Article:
Tomb Raider: Underworld with Eric Lindstrom
Tomb Raider: Underworld is out next month, and despite a packed release schedule this adventure is one of the most important games Eidos Interactive have ever released, as well as being Crystal Dynamics' first full-blown offering for current-generation systems.
We grabbed creative director Eric Lindstrom and dragged him into the cold store for a few questions at Croft Manor - which is near Luton, would you believe...
Thanks for speaking with us Eric. How long have you been working on Tomb Raider: Underworld for?
Almost three years...
...and is it fair to say that this is Crystal Dynamics' biggest game ever?
Yes it is! I think that is fair. This is the first time we've gone full-on with current generation platforms from the beginning, and we also wanted to make Underworld a particularly big, epic experience. Those added up into our biggest game ever.
How do you think Tomb Raider compares with the other huge games coming out this Christmas? Do you look at those; and do they worry you?
I do look at them - I'm looking forward to playing them! I don't worry about them, because as much as I want to play those games too, Tomb Raider is different, it's a unique experience you can't get anywhere else. There's much to the overall experience; discovering ancient places; exploring them; figuring out how to make these epic, ancient machines work, sometimes getting them up and running again, sometimes hijacking them for other purposes. In the middle of all this, you're fighting ancient, forgotten creatures. On top of all this its an experience you can't get anywhere else.
What do you think is the heart of the Tomb Raider IP; what's your first consideration when planning a Tomb Raider game?
It's like I just said... the core of Tomb Raider is emotional. Its the way people feel in these spaces. Its what they're doing, and it's what we did with Tomb Raider: Legend, the thing that's really special about Tomb Raider, the thing people fell in love with in 1996 when she first came out. It was not the details of the way she moves in the world, or the combat mechanics, it was that emotional feeling of... moving freely through a space no one has been to before, that you can really find out there if you explore hard enough. Finding things in there no one has ever seen before - things that maybe could exist out there, somewhere. It's about taking these and making things crazier and crazier as you progress. And, then the details fall off the map... about how to make a modern gameplay experience.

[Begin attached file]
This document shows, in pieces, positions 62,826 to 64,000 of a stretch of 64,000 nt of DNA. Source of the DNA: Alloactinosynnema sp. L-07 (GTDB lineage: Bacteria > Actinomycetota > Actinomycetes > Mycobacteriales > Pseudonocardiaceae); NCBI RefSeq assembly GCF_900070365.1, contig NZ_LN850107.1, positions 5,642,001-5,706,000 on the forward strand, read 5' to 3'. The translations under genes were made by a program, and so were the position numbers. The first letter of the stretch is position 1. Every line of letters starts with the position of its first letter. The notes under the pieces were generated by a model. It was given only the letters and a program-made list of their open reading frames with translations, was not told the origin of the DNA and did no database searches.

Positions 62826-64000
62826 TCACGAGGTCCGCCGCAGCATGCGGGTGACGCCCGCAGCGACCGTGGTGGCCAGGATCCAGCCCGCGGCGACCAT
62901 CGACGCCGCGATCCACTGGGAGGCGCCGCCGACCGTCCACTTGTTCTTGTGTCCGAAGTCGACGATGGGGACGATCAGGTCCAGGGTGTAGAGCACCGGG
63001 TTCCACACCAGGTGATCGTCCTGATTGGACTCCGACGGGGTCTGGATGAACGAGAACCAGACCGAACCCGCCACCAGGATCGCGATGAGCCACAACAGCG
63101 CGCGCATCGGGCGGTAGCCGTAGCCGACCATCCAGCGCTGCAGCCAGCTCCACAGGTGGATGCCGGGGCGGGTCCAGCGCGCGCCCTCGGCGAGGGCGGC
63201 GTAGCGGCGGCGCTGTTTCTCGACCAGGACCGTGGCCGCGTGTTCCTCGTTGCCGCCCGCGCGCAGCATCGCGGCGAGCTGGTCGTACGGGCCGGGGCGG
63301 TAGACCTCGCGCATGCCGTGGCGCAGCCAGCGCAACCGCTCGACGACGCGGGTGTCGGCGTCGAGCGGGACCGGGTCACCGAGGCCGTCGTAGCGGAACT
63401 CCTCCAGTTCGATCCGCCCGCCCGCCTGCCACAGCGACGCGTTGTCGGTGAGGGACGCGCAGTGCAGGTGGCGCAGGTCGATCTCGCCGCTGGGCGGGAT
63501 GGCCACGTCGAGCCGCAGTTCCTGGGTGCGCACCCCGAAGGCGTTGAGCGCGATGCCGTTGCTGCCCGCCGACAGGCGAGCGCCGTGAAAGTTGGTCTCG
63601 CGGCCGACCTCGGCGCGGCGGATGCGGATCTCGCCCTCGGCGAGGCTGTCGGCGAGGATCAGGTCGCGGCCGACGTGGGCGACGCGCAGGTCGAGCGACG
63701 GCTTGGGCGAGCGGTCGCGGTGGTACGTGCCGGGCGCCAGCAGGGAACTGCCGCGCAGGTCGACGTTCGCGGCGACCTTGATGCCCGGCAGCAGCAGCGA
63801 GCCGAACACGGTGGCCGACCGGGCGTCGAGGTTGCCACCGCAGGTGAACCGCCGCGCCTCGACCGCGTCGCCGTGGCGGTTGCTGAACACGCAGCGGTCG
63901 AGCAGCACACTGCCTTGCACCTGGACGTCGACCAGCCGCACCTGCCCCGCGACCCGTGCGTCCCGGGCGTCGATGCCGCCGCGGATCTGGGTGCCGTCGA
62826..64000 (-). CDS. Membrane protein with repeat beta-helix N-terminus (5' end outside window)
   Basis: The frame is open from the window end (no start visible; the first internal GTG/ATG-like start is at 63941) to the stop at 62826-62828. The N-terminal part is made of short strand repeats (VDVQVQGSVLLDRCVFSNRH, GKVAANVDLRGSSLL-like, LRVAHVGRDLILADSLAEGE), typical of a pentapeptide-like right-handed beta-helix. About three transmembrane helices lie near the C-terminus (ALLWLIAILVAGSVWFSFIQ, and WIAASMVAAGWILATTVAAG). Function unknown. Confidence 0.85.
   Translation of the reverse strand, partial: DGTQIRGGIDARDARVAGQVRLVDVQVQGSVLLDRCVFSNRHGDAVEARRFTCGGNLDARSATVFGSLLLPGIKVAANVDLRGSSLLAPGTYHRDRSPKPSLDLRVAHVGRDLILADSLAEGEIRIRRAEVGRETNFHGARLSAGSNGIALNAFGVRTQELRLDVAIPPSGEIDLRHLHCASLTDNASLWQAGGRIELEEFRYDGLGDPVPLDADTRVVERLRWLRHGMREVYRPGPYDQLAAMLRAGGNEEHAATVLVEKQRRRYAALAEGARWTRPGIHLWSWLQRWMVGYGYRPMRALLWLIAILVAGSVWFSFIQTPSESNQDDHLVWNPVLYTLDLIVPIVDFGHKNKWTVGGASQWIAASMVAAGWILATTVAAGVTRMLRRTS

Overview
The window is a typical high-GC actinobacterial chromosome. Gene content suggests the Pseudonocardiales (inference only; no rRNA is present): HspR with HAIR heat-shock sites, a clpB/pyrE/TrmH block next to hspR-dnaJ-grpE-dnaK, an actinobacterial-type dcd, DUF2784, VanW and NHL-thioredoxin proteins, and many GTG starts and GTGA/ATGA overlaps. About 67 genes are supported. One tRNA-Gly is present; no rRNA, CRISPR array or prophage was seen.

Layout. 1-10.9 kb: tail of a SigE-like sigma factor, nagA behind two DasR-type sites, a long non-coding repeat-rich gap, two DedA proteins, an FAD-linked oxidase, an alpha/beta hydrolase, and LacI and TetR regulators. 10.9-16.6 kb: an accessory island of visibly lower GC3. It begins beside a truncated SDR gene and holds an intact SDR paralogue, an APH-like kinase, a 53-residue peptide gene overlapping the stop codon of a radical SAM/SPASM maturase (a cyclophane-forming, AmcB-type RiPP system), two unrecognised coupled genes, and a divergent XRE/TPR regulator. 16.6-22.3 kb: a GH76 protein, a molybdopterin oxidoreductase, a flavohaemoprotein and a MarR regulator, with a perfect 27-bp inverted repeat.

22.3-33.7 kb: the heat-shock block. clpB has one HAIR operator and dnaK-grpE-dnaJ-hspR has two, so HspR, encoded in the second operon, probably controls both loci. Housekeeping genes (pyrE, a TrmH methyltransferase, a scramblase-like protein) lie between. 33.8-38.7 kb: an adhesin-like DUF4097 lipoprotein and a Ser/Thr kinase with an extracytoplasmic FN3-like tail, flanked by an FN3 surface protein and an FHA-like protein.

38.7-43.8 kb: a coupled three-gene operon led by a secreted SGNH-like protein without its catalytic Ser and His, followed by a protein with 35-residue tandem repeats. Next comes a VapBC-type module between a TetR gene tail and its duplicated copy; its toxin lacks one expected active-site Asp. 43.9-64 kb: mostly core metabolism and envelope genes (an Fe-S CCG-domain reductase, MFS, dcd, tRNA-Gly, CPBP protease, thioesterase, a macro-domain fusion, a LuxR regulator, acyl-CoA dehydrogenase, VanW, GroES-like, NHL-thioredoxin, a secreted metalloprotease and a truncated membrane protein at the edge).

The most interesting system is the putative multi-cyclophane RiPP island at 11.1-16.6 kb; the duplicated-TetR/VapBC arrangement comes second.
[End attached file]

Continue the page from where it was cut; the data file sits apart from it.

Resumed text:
Does the plot follow on from past Tomb Raider games... or is this a fresh start?
You don't need to have played past games to get into Tomb Raider: Underworld, but long-term fans will see some familiar faces, and there will be questions that were posed in past games that are answered.
Is this the beginning of a new story arc in a grander sense?
It has its own story arc, but it does tie-up certain elements from the past too.
How do you bring Lara's character to life in the game... as a personality?
In this particular outing she does not have a headset. So, in Legend she was in contact with her tech team back home. Now she is so far remote that she is very often completely radio-silent. So, she has a field recorder, that she makes audio and video notes in. So, when she makes a discovery she talks about... we hear her voice, what she thinks, her ideas...
I notice some of the puzzle elements are much much bigger now. What can you tell us about this?
The epic puzzles play a huge role. They're central. You've got Lara and you've got these epic exploration puzzles. I mean, at the heart of every area she goes to are these mechanisms, which ancient people with a lot of time on their hands constructed, and understanding what these are for, how to get them working, how to use them for a different purpose... take the giant Shiva statue and its mechanism... if you were to write down the puzzles you'd need to solve to get that temple to actually open, it's like a dozen. But because of the way they're spaced-out, and structured, it's like a pyramid. It isn't just one challenge. Room after room. It's a whole bunch of things that culminate with this grand reveal at the end.
Are there vehicles in Underworld?
She has an all-terrain motorcycle that she uses in appropriate places.
Is there an open-world element to the game?